Beauty detox guide
Detoxing is a brilliant way to get the most from your diet, for ourselves and for the planet. There are things we know we should eat less: hydrogenated fat, saturated fat, red meat, dairy, certain preservatives and artificial colourings and sweeteners. We care about what goes into our bodies. But what about the things we put on our bodies?
Here’s our lowdown on what to avoid in beauty products.
What to avoid in your beauty products?
Some 4000 chemicals are currently used to scent products, and that doesn’t just mean perfumes. More than a quarter of these have been flagged as “chemicals of concern” by a 2018 report from WVE. Usually the maker will not be obliged to list these, to protect their secret formula. This is worrying as some of these “chemicals of concern” have been identified as carcinogenic, or have an impact on reproductive capacities. Others may trigger allergies or sensitivities, migraines or respiratory concerns. Phthalates are one group of ingredients that hide under the “fragrance” label, and have been found to be significant endocrine disruptors. This can lead to premature puberty and a reduced sperm count in men. Look for transparency in labels: natural essential oils are much better in candles, perfumes, room sprays and other fragrant products.
Parabens are something many of us avoid when shopping for beauty products, even if most of us don’t know exactly what they are, or why they are bad for us. Put simply, parabens are a group of preservatives often found in cosmetics and topical pharmaceutical products. Their main function is to prolong shelf life and prevent the growth of bacteria and mould. Parabens can lead to allergies and sensitivities. More worryingly, perhaps, research suggests parabens may mimic oestrogen, and other studies suggest it may remain in our bodily tissues, leading to speculation that parabens can lead to cancer formation. If this weren’t enough reason to avoid them, parabens are also believed to harm marine life.
Opt for reef safe products to reduce further damage to fragile marine ecosystems, and make sure you read the labels before you buy beauty products. Parabens are tricky to find as they are not listed as parabens but the chemical names methylparaben, ethylparaben, and butylparaben are among the most common. As with synthetic fragrances, a safe bet for avoiding parabens is to look for products that say they are paraben-free.
You may have spotted “aluminium-free” on your beauty products. And for good reason. Aluminium acts as an antiperspirant, blocking sweat ducts and killing bacteria. This can lead to sensitivities under the arms. But many shoppers are concerned about aluminium contributing to breast cancer and Alzheimhers. Research-wise, the jury is still out on this, but those who avoid it often quote the Journal of Alzheimer’s Disease who said aluminium exposure “may be the single most aggravating and avoidable factor” of the disease.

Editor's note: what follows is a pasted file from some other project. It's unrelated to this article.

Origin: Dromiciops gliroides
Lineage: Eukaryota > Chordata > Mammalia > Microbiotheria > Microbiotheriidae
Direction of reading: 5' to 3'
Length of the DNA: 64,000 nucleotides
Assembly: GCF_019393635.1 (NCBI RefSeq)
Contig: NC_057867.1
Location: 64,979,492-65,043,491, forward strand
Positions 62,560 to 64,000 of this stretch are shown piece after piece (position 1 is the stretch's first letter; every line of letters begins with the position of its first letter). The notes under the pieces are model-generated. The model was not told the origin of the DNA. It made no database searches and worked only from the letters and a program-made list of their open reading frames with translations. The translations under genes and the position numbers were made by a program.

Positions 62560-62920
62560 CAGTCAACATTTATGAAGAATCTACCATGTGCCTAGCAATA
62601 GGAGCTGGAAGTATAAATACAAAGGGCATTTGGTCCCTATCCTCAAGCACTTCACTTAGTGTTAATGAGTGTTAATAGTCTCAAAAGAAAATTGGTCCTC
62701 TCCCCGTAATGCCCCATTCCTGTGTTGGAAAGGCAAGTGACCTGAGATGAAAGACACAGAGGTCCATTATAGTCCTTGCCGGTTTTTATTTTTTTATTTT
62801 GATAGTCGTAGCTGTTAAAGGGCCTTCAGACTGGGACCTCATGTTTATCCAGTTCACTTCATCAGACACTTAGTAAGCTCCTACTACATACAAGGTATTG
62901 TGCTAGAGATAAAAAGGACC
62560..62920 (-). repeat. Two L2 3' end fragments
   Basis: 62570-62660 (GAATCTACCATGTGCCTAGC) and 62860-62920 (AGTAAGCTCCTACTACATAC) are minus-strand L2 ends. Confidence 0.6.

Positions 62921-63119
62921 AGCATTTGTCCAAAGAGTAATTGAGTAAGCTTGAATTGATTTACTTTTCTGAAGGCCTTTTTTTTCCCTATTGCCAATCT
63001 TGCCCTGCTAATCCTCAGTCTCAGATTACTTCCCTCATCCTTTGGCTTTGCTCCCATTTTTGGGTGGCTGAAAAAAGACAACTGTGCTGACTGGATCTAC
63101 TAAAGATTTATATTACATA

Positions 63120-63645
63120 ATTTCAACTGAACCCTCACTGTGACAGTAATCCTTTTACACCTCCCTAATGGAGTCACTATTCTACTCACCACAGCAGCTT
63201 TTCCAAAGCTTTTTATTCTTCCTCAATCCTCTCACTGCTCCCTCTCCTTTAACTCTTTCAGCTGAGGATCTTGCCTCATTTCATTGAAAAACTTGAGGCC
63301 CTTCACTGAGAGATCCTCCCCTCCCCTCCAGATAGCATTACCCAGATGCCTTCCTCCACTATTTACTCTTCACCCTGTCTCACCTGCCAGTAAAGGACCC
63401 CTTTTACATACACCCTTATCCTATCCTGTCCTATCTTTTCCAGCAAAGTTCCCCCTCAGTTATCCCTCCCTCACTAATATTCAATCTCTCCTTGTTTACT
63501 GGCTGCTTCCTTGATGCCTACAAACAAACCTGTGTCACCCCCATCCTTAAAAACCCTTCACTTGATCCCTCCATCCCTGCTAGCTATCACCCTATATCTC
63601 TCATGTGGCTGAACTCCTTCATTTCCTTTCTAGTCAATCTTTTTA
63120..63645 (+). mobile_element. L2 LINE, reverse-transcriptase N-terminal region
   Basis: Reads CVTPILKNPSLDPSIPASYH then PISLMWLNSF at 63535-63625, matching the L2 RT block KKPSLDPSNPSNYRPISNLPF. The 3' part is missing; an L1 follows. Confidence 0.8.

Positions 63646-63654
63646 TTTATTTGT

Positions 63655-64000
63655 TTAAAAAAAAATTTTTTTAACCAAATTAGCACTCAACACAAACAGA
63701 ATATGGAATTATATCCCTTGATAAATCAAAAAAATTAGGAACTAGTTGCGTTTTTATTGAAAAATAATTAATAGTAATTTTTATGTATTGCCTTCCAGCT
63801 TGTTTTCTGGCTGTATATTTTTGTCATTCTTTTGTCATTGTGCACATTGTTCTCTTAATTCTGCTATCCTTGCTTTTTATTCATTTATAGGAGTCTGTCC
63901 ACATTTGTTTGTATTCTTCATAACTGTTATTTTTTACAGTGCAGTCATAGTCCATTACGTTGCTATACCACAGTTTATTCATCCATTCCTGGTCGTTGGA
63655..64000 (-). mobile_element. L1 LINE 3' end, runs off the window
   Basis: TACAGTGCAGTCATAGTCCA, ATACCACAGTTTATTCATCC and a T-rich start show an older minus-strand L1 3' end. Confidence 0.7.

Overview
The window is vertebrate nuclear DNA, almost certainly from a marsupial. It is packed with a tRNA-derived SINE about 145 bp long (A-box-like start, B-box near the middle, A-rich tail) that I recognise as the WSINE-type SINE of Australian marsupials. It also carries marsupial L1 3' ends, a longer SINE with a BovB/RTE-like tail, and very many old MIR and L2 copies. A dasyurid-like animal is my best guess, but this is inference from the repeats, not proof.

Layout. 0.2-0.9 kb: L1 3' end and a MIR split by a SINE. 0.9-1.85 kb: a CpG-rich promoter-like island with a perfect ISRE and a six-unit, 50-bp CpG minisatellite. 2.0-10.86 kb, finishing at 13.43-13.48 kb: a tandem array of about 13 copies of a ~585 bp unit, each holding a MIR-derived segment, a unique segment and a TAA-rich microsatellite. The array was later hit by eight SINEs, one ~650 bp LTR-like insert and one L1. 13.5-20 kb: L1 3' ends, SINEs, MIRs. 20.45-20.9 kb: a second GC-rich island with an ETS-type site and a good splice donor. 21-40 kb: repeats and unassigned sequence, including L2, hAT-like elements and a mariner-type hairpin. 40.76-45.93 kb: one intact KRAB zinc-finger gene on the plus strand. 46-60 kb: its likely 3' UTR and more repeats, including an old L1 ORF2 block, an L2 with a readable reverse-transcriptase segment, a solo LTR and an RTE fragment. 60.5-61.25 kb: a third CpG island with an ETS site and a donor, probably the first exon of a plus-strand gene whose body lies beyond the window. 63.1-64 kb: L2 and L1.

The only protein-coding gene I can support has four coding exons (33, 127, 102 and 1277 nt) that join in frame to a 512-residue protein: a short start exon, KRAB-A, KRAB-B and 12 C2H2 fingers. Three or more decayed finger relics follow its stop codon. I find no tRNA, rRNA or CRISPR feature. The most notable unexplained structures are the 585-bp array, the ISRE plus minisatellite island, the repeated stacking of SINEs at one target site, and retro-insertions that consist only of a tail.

That said, the exposure in our beauty products is usually minimal. Those who are worried may wish to try out natural deodorants and eyeshadows and lipsticks that do not contain Aluminum chloride, aluminium chlorohydrate, aluminium hydroxybromide, and aluminium zirconium. Salt-based deodorant usually contains potassium aluminium sulphate, a type of aluminium compound thought to be less toxic.
How to Clean Your Beauty Products
A beauty detox also means cleaning out our beauty products and makeup kits regularly; to ensure your pores aren’t getting congested with grease, bacteria and viruses.
Check expiration dates
We know to throw away food that’s past its sell by date. Don’t forget your makeup and cosmetics too. As a rule of thumb, mascaras and liquid eyeliners have the shortest shelf life, lasting around three months. These products can accumulate harmful bacteria and eyelash mites, as well as contributing to acne. Moisturisers, eye creams and liquid foundations generally last between six months and a year. Mineral-based powders can last a lot longer, sometimes for up to two years. Makeup and beauty products can cost a lot, so it feels a shame to throw them out. Keep an eye on what you’re using frequently and where there is a lot of waste product and use this wisdom for future shopping trips.
Wash makeup brushes
Dirty brushes can lead to acne breakouts, sensities and skin irritation. Old brushes can build up with remains of mites, as well as bacteria and fungi - a good reason to not share our makeup brushes. Wash wet brushes frequently; two to three times a week. Dry brushes can be cleaned once a week. To wash, soak in silicone-free baby soap and lukewarm water. Swirl and rinse, ensuring there’s no remaining lather, and repeat if there is still residue on the brush. Dry on the radiator. When it’s time to replace your brushes, opt for synthetic brushes with anti-bacterial properties for a lower maintenance regimen.
When it comes to detoxing, what we consume is just as important as what we put on our bodies. Give yourself more energy, glowing skin and a brilliant start to the summer with our Summer Detox Plans.